And I speak from personal experience: I was a builder/remodeler, convinced I understood what air tight meant, and got my head handed to me the first time I put my air sealing efforts to the test, literally the blower door test.


  4. DavidfromPNW | | #4


    Thanks for the advice. I will. That said, although I am the homeowner, I've got an advanced knowledge of residential building. The air sealing is a lot easier than it use to be for sure. My big issue is the information and misinformation on how to manage the knee walls. I've talked to multiple insulation contractors and not one had even mentioned insulating the slope. They all basically say "put faced r15 in the knee wall and drywall it and you're good." So, finding someone here in Seattle that knows any more than me is virtually impossible. It seems the answer to everything is just spray foam it, which I do not want to do.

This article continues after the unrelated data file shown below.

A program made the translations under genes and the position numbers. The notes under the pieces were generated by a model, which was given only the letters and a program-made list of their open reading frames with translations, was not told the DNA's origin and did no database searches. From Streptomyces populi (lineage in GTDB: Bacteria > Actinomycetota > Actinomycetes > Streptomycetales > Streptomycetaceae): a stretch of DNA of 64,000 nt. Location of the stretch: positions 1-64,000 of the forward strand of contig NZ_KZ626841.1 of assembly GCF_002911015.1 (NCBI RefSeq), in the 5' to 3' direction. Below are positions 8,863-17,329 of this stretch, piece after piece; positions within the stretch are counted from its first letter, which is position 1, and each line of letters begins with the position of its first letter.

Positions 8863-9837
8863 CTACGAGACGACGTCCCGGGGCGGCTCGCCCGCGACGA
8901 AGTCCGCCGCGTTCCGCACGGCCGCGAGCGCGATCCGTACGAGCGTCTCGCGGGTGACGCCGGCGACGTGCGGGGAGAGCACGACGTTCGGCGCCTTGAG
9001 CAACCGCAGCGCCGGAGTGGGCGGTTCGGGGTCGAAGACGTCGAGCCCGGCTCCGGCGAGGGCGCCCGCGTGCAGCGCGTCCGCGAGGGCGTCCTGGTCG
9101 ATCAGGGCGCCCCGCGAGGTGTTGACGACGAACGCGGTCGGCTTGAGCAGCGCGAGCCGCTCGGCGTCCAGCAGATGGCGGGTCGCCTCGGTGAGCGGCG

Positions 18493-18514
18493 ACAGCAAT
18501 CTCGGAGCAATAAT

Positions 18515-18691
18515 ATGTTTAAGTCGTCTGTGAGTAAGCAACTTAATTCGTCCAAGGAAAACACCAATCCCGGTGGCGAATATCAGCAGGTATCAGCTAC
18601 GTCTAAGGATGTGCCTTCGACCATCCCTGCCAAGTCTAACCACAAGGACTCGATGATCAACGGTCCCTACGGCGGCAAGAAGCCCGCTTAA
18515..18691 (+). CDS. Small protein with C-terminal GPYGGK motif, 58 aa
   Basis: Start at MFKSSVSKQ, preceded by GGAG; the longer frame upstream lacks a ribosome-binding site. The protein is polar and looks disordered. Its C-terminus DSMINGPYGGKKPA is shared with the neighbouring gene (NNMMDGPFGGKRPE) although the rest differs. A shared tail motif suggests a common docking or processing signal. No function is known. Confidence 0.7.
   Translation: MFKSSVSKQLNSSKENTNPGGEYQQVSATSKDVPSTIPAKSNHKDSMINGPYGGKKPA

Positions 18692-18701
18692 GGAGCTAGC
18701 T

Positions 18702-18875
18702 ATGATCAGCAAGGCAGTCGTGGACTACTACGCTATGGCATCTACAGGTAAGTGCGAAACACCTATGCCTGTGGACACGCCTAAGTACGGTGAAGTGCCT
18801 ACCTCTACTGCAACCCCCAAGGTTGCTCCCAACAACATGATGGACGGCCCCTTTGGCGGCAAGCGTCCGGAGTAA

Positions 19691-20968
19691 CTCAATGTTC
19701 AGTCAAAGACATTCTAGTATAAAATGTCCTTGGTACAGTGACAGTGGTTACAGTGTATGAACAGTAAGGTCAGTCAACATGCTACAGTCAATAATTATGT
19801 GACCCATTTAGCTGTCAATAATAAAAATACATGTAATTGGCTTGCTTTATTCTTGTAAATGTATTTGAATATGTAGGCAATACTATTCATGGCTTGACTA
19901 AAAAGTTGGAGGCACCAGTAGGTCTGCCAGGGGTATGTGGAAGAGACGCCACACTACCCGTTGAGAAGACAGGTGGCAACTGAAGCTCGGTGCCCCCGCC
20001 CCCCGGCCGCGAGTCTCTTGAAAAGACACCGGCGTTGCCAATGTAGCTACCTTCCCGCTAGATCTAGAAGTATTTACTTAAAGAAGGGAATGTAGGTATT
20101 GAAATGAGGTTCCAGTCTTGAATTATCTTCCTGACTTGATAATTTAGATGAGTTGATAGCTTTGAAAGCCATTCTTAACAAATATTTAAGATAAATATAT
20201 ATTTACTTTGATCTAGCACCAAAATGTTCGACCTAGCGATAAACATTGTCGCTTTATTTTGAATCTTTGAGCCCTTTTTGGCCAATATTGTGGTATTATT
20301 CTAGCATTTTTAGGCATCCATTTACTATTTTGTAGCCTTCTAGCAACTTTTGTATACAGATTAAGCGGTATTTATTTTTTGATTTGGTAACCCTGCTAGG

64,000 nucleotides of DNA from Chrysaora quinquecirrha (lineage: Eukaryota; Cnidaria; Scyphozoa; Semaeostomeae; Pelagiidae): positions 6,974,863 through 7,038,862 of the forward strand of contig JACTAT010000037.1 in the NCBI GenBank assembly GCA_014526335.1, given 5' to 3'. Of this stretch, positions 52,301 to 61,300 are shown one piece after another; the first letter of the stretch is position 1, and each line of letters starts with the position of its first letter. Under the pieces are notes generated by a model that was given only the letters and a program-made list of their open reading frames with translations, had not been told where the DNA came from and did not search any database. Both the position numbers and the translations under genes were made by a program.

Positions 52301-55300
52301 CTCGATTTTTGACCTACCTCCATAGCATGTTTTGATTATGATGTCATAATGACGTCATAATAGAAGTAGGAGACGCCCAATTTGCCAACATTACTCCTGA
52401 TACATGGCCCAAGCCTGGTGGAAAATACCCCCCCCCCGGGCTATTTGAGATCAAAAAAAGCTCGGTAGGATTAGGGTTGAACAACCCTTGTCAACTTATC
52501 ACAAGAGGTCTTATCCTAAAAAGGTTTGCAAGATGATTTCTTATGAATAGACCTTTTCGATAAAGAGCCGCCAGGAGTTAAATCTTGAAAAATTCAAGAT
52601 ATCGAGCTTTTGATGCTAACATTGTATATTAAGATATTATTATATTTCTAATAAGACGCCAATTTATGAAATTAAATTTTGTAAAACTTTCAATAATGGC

What do you usually air seal the inside of the slope behind the knee wall with?

    1. Matthew_M | | #5

      Coincidentally, I'm in a very similar situation as you, giant trusses making up a 2nd floor and dormers, with knee wall areas to deal with, but new const. vs existing.
      I'm using zip sheathing as the primary air barrier on the exterior, wall & roof.
      I don't really want to use spray foam either, but I think it might be the best/simplest solution for these areas.

      Subscribing to this post to see if anyone has more ideas.

  5. DavidfromPNW | | #6

    bumping this up to see if anyone has any more ideas on air sealing the insulation on the slope behind the knee wall. talked with my inspector and he said he was okay with it but felt there had to be a better solution on the market. I see that dupont has a fire retardant tyvek called firecurb but it looks like you can only get it in the UK? I've sent a Whiskey Tango Foxtrot emaIl to dupont to see if I can get some in the US?

    Any additional thoughts for that air barrier on the slope behind the knee wall that still allow vapor to escape would be great. Anyone used this product?